Joe Buck is one of the most polarizing figures in sports broadcasting. Many fans associate him with the best games in both MLB and NFL. Others see him as a partisan hack who doesn’t get excited enough when the moment calls for it. With Buck’s ability often discussed, it raises the question: did Joe Buck ever play any professional sports and how has that impacted his career as a broadcaster?
Joe Buck’s career overview
In 2002 he assumed the duties of lead NFL play-by-play announcer, teaming with Cris Collinsworth and Troy Aikman. In 2004 Collinsworth departed for NBC Sports, and Buck has partnered with Aikman since 2005.
For MLB coverage, he was paired with Tim McCarver until McCarver’s retirement. He now works with John Smoltz. Beginning in 2015, Buck has announced the U.S. Open in golf, as Fox has USGA golfing event rights.
Whether you like Buck or not, his track record is impressive. He’s announced five Super Bowls, 21 World Series, and 23 baseball League Championship Series. He’s also a seven-time Emmy winner.
Despite this impressive resume, many sports fans would beg to differ as to the quality of Buck’s announcement. Their main criticism? He didn’t earn his spot in broadcasting.
Accusations of nepotism
One major criticism of Buck is that he had a career due in large part to his father, legendary St. Louis Cardinals broadcaster Jack Buck. Joe got his start calling minor league games with the Louisville Redbirds, the affiliate of the Cardinals.
This position was clearly arranged by his father. The Huffington Post quoted Buck’s comments on living in his father’s shadow and the impact his Dad had on his career:
“I’m my dad’s kid, and I’m still, right or wrong, fighting that uphill battle, and I’m not saying that makes sense. I mean my dad didn’t hire me at FOX… but it certainly gave me my start, and I think I’m always kind of fighting that.”
Did Joe Buck play any professional sports?
Joe Buck has never played sports professionally, which may affect his credibility in the eyes of some. Professional sports commentators are valued based on their credibility. It’s the perspective of some fans that these commentators require the experience of having played to provide truly objective, incisive analysis.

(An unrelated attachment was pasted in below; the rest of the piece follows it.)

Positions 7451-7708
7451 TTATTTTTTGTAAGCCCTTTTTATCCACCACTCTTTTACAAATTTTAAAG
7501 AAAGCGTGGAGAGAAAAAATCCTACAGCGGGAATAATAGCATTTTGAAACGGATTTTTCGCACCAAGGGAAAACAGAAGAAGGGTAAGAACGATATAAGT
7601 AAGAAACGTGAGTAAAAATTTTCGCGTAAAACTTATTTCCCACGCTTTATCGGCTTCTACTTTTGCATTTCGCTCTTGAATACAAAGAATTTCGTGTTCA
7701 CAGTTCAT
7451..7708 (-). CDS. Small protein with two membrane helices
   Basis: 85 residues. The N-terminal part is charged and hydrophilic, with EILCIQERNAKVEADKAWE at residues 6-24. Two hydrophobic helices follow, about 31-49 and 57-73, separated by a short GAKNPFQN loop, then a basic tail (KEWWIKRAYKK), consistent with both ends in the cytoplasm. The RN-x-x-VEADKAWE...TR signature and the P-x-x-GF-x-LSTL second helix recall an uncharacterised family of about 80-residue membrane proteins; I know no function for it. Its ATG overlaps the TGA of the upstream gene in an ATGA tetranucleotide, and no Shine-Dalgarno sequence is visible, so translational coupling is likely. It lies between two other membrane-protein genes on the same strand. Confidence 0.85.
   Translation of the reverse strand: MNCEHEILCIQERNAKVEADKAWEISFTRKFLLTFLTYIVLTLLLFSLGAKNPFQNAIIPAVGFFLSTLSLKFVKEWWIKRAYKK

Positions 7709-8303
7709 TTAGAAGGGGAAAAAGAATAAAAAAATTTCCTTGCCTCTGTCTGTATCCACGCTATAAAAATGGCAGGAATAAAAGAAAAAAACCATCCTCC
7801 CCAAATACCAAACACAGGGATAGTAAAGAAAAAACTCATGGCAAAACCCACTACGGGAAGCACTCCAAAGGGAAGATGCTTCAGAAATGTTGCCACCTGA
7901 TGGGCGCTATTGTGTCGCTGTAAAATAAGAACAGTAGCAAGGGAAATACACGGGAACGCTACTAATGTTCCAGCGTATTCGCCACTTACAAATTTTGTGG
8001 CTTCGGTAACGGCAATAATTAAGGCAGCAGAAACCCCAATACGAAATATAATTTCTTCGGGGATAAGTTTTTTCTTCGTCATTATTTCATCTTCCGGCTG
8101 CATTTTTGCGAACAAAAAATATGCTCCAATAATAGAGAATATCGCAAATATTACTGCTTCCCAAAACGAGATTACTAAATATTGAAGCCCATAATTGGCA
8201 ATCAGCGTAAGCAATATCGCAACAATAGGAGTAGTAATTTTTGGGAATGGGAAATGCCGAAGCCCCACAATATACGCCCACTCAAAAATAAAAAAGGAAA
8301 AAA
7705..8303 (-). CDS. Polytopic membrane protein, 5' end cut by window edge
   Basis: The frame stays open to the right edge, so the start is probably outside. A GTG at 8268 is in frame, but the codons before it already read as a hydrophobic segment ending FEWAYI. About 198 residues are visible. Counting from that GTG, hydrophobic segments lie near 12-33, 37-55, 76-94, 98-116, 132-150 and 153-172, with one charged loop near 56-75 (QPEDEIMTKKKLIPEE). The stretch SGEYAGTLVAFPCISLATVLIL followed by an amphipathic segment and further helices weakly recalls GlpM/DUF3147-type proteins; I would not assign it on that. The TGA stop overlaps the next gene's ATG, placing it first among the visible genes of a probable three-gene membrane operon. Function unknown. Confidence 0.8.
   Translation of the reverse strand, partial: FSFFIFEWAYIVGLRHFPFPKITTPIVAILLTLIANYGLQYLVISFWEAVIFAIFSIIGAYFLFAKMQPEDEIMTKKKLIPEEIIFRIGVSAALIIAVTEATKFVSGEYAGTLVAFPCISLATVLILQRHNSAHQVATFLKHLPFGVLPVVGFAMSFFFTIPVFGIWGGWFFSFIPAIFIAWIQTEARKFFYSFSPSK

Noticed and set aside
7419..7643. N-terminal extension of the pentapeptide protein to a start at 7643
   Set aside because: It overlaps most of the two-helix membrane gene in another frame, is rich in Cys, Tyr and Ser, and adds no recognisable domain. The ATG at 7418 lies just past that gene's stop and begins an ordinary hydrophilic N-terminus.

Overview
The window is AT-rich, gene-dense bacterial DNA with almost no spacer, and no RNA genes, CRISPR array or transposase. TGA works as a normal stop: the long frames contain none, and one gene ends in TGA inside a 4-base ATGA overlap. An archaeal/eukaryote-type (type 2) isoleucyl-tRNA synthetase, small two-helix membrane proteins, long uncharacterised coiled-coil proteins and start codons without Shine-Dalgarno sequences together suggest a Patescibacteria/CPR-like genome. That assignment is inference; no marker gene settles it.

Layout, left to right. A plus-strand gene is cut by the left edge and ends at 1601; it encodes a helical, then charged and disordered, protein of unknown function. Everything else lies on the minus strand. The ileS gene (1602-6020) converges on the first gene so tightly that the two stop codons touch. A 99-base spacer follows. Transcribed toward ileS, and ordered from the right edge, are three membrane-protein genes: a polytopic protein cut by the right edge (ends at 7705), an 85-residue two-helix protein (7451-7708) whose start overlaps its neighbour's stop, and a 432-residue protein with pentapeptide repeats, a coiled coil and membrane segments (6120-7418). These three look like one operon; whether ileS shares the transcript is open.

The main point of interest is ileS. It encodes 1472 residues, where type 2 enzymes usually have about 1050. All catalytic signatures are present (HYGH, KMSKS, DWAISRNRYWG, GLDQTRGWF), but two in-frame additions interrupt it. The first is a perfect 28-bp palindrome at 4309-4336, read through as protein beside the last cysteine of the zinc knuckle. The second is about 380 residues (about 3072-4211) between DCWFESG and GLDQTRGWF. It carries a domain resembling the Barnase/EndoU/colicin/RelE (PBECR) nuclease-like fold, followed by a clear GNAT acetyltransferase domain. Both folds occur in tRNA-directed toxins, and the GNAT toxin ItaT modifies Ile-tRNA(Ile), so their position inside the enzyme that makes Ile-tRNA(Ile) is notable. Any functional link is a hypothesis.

The counterpoint to that argument is that analysis isn’t really Buck’s job. It’s on him to provide an opinion at times for sure, but for the most part, it’s his role as the play-by-play commentator to simply call the action as it’s happening. He should also pose questions to his color commentators to facilitate their analysis of what’s going on.
The bottom line is that Buck will always draw criticism. He’s Fox Sports’ number one broadcaster for both MLB and NFL, meaning he’s going to call nationally televised games in both sports each week as well as the World Series and Super Bowl (when Fox has the rights). Someone exposed to that many sports fans is sure to attract plenty of critics. It comes with the territory.
Buck explained it himself one time, stating that fans are simply not used to hearing objective commentary most of the time:
“It’s easily explainable in the baseball world,” Buck said, per SFGate. “Fans are used to hearing their hometown guys. When you come at it objectively, people aren’t used to it. It gets frustrating.”
Buck isn’t necessarily the greatest sports broadcaster ever, but the degree to which many fans pick apart his work probably goes too far.